More “Project Thunder” Painkillers for Merrill Brokers, While Sieg Tags Big 2022 Comp Changes As Unlikely
Merrill Lynch Wealth Management announced Wednesday another round of policy changes as part of its “Project Thunder” campaign, which, so far, has not addressed any compensation issues, despite persistent grousing among brokers about prior years’ haircuts to their pay.
But separately, Merrill President Andy Sieg sought to reassure brokers there would be few substantive changes in the 2022 compensation plan that would nick their take-home pay.
Sieg told brokers during a town hall on Sept. 14 not to expect any “large-scale change” in their compensation plans for 2022, according to a recording of his remarks reviewed by AdvisorHub. The executive, who has led the Merrill brokerage since 2017, acknowledged the negative response to modifications to their pay plan in recent years.
Any tweaks Merrill does make for 2022 would be laid out in the firm’s annual compensation announcement to come in a “couple months,” Sieg said, according to two internal sources familiar with his remarks.
A Merrill spokesperson declined to comment on what changes the firm could make or whether it would modify some of the key targets in its “growth grid” that penalizes and rewards brokers for adding assets.
For 2021, Merrill kept its grid hurdles, payouts and growth requirements steady but eliminated pay on sub-$250,000 accounts.
In response to a broker question at the town hall, Sieg also reassured the firm’s sales force that Merrill had no plans to do away with the fundamental compensation grid, which pays brokers a range of between 34% and 50% of the revenue they generate.
“We have no plans–no intentions–to get rid of the grid. Full stop,” Sieg said. “Anybody who calls you on the phone purporting to be your friend and telling you they heard that, is lying to you. They’re lying to you. I can’t be more clear.”
Sieg delivered his remarks at the town hall while again acknowledging the firm continues to struggle with advisors leaving for the competition.
“Advisor attrition right now is higher than we’d like,” Sieg said. “It’s a topic we have talked about. We are dealing with it.”
To that end, Merrill on Wednesday moved on to the fourth installment of its “Project Thunder” campaign aimed at alleviating broker concerns. The tweaks, or what Merrill management calls “wins,” this week include plans to:
- Update the “Merrill One” advisory platform to allow brokers to enter multiple work orders at the same time.
- Reduce turnaround times for clients who are looking to join parent Bank of America’s donor-advised funds.
- Make more lending specialists available to brokers to help their clients with mortgages.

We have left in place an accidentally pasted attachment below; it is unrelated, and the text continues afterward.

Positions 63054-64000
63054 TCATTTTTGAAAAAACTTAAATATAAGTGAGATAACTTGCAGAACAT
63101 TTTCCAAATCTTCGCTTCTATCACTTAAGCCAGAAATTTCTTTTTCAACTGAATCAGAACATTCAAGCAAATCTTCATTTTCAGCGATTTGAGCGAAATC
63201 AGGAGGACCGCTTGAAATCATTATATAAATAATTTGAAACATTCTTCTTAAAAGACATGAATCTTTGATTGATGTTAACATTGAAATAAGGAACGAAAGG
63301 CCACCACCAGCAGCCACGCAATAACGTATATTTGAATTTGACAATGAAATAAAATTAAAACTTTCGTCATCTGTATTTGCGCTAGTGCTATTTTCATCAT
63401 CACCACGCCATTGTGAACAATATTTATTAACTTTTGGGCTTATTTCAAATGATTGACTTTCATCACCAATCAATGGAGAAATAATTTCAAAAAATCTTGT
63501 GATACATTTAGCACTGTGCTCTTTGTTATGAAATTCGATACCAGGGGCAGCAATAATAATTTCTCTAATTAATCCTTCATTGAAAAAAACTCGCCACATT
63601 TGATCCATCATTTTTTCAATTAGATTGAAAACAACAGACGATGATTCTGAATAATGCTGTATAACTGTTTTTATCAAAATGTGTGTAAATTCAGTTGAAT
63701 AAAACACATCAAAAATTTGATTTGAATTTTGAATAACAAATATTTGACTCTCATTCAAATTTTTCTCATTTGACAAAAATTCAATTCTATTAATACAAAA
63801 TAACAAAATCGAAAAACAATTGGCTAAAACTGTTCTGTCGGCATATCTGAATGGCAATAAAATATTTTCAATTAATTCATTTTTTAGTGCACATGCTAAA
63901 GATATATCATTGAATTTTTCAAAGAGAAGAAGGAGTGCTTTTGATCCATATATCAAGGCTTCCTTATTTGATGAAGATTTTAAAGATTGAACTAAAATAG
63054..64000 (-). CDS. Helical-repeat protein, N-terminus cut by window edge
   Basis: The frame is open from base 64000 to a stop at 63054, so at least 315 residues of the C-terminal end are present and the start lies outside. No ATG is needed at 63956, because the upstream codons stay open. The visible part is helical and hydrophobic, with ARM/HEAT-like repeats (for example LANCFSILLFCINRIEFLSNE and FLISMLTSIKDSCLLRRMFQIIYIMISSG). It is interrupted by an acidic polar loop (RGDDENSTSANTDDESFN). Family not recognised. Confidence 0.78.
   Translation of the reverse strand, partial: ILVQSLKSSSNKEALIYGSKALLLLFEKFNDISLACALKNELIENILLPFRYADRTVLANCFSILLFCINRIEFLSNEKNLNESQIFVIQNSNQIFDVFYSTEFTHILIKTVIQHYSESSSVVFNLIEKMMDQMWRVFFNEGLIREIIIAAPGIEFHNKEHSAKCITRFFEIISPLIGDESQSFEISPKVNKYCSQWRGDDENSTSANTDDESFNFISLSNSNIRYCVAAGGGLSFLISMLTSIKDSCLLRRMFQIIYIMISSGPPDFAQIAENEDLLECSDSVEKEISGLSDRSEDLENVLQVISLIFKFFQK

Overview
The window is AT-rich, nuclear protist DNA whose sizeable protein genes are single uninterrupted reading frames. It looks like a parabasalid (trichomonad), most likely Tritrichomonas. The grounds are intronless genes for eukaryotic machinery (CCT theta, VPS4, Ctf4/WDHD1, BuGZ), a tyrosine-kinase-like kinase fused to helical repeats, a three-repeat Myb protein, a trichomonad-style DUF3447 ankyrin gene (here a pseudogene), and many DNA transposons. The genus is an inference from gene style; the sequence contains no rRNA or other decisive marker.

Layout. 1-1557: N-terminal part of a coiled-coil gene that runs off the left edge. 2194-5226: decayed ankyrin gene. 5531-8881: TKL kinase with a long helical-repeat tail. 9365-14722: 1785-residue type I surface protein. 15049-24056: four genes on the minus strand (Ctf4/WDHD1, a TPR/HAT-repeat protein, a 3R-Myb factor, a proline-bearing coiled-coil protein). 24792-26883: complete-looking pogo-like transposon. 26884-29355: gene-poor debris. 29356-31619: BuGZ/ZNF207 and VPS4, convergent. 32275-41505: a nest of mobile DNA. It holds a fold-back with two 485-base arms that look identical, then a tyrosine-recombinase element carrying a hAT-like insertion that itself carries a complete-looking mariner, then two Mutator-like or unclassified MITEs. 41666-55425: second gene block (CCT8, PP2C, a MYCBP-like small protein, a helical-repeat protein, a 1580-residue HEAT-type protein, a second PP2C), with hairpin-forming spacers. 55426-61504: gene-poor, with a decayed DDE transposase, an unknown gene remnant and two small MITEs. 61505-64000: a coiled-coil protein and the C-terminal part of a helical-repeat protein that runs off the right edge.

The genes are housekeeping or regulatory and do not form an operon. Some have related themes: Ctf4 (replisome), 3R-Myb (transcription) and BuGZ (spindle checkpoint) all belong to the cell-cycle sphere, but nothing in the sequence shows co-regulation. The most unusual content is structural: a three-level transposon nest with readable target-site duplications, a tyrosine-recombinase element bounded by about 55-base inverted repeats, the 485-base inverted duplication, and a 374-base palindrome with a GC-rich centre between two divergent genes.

The changes expand a list of what have so far been mostly procedural tweaks by Merrill managers— from relaxing rules about onboarding customers with marijuana businesses to granting some brokers exemptions when looking to bring family members directly onto their team. Merrill has also allowed brokers more leeway in sending greeting cards to customers and prospects.
Brokers internally and some who have left say the campaign still has not addressed the source of their chief grievances, including that Merrill in 2019 began withholding from brokers’ pay the first 3% of monthly revenue they generate, a change executives said was intended to rein in compensation costs that outpaced revenue increases.
The firm also in 2018 introduced a carrot-and-stick growth-grid system under which brokers must add at least three net new households to avoid a 100-basis point reduction in their payout. They lose a percentage point if they do not grow customer assets by 2.5% or can earn a point by adding more than six net new households or growing assets by 5% or more.
Merrill raised brokers’ growth targets in 2019 and 2020, but modified the 2020 plan in June last year to acknowledge the effects of the outbreak of Covid-19 on broker prospecting and kept the three-household requirement in place for 2021.
Merrill in recent years has seen a steady outflow of veteran brokers with regular departures of heavy-hitting teams. In two recent examples, a team of five lifers with a $1.75 billion book left on Monday in Colorado to start their own advisory firm after another team of lifers with a $1 billion book left on Friday for RBC Wealth Management-U.S. in Oregon.
“Business Insider” earlier reported Sieg’s commentary on compensation at the town hall.